This abundantly varied programme takes a dozen recent animated shorts from ten countries to prove that animators do not always require colour to take us deep into their own worlds – and ours.
Screened as part of NZIFF 2016
A surprising amount of animation is created in black and white. This carefully curated programme musters a collection of films that harness the rich creative promise of light, shade, form, texture and movement – without colour. Some conjure ethereal images from a thousand shades of grey while others step forward to exploit the bold simplicity of their binary palette. — MT
Sometimes the best thoughts come to you at 3.00 am. Against the black of night, simple white lines push those thoughts into sharp relief.
Somewhere on a still ocean, a lone fisherperson snags an airborne grand piano. Lin Zhang’s CGI has the glossy finish of surrealist painting.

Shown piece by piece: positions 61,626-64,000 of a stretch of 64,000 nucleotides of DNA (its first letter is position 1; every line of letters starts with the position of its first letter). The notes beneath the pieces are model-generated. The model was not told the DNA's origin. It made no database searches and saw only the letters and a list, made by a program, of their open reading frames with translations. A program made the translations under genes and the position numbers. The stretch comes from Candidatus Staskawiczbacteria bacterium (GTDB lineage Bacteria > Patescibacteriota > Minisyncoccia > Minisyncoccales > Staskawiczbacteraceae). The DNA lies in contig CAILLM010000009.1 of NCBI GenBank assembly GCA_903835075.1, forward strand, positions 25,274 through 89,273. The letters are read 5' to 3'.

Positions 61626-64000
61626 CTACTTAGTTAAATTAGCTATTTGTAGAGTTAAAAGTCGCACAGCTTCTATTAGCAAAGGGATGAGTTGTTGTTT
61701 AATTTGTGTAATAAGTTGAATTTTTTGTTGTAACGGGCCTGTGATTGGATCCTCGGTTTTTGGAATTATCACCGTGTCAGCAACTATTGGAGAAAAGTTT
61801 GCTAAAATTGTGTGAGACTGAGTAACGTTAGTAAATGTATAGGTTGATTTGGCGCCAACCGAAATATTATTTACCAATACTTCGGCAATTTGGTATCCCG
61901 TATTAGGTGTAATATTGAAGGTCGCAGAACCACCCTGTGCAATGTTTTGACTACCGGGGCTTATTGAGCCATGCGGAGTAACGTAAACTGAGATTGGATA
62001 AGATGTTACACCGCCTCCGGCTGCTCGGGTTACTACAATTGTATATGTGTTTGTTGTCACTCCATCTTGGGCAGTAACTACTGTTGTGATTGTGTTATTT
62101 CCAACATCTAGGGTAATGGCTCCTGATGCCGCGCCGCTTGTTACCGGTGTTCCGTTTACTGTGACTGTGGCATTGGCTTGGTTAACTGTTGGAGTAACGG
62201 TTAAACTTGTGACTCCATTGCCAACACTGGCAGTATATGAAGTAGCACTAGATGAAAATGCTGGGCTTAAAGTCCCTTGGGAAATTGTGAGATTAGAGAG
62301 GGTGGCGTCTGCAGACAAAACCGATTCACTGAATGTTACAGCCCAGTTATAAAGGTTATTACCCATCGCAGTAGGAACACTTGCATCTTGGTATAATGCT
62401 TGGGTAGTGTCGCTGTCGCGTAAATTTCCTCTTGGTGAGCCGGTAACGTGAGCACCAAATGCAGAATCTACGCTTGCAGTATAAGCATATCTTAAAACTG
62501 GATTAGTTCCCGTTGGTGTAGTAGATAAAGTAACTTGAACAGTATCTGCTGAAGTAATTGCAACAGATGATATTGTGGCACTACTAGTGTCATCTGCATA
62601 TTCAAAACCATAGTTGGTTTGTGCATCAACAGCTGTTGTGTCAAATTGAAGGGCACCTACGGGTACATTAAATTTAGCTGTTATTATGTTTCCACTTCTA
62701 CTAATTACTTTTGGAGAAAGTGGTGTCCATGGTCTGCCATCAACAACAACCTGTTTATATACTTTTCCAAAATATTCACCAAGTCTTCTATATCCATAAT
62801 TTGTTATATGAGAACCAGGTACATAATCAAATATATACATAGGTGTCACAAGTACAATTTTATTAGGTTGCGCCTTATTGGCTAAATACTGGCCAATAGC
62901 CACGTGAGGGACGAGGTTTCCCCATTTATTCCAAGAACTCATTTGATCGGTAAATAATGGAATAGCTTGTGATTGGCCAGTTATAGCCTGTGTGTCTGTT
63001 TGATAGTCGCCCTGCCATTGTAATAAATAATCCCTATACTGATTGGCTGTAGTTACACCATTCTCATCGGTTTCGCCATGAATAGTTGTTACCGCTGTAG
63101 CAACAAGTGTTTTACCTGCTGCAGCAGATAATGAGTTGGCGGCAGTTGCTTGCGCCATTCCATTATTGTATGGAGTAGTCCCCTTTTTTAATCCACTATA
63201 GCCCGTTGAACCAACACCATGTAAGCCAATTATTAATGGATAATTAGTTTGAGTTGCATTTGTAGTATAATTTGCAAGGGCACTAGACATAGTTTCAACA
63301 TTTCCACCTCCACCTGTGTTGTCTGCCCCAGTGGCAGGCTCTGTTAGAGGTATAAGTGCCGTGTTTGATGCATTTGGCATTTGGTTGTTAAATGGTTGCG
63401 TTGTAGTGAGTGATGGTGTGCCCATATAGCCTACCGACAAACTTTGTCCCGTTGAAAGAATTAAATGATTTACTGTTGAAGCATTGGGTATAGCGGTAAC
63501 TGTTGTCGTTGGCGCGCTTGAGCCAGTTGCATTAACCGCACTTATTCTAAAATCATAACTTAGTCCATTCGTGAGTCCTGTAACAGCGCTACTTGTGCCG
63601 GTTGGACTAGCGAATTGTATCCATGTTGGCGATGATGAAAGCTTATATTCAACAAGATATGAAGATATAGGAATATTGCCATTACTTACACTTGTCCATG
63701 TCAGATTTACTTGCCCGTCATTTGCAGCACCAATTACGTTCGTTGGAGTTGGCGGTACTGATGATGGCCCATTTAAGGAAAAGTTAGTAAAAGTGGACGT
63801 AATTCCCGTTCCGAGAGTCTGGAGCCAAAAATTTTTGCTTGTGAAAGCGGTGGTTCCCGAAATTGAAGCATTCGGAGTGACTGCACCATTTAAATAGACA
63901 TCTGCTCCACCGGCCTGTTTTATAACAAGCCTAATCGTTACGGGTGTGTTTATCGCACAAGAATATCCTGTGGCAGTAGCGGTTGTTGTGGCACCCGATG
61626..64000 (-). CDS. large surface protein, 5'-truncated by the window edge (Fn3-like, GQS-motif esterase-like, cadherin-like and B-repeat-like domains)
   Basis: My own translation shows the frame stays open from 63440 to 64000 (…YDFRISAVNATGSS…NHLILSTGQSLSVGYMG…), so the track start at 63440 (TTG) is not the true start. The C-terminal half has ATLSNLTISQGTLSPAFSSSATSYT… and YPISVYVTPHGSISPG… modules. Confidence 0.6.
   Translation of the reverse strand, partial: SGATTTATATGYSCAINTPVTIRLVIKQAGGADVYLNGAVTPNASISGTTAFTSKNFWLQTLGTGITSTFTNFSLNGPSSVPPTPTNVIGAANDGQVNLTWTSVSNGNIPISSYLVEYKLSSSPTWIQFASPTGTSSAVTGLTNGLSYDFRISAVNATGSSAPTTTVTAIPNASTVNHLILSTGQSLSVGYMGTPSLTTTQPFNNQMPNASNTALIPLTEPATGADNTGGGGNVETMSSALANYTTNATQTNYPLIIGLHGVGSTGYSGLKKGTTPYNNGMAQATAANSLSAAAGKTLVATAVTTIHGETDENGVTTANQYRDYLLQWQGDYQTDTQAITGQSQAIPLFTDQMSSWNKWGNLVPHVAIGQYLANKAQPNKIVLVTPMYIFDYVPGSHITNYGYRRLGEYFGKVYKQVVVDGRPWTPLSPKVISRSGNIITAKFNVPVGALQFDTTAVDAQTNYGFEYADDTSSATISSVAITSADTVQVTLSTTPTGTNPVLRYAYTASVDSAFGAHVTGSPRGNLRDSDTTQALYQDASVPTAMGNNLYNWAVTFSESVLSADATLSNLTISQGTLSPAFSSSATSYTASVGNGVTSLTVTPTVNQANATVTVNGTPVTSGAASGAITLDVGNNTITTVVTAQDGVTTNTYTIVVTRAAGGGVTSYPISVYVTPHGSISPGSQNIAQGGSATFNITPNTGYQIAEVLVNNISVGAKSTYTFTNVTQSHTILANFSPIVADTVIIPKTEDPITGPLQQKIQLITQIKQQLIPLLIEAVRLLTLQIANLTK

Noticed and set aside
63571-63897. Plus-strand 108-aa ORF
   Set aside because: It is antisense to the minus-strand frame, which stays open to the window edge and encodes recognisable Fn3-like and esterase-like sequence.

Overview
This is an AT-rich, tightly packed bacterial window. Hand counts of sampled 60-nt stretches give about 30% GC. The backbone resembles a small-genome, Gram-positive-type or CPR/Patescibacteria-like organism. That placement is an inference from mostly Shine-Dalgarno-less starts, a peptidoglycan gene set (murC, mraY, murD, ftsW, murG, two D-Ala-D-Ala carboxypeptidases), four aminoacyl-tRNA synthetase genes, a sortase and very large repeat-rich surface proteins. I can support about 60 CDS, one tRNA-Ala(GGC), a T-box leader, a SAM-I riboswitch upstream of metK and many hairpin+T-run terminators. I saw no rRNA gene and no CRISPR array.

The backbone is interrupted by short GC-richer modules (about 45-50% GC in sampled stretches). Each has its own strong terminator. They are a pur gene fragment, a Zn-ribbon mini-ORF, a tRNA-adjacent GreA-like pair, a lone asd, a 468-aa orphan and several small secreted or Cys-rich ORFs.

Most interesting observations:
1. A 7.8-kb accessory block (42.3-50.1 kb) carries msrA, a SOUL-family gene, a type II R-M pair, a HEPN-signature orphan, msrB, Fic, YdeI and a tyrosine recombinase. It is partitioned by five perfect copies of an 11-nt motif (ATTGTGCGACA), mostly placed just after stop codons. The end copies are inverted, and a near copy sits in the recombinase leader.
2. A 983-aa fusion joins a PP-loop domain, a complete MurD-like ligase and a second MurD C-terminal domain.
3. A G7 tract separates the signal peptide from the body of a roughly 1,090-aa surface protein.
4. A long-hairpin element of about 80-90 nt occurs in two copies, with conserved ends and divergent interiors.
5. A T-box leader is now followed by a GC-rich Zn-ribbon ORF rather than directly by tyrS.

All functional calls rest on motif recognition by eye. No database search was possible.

The reflections of a man forever marked by war. The black and white of Julien Arnal’s war elegy might have been copied from a print of All Quiet on the Western Front.
There’s a heavy bucket of crazy-plus in every single wild frame as Tatiana Moshkova constructs a vast Heath Robinson machine with busy humanoid components. Warning: contains brief outburst of colour.
‘Beyond this gate there are infinite gates and infinite guardians’. A mesmerising visual commentary to a tale from Kafka.
A drunken sheriff isn’t much use in this lawless town – and neither is his wooden horse. Lucky the chicken is keeping an eye on things.
‘You’re like clockwork, man’. A barroom epiphany appropriately rendered in shades of glum.
Set in an unspecified place by the sea, this is the story of a man, a giant fish, a yacht, and a mysterious force stronger than gravity.
An affecting chronicle of life within and beyond a family affected by a mother’s alcohol dependence and break-down.
Faces – when you think about it – are the ultimate works in progress. Here they morph in bold splashes of black and chalky white at 24fps.
One day Vígil stumbles upon his everyday life. Flung into this elaborate machine he has to make some choices about what to believe.
A truly stunning, breathtakingly intricate re-imagining of Paris presenting the city as a massive, thriving organism that appears to be shrouded in a spider’s trap.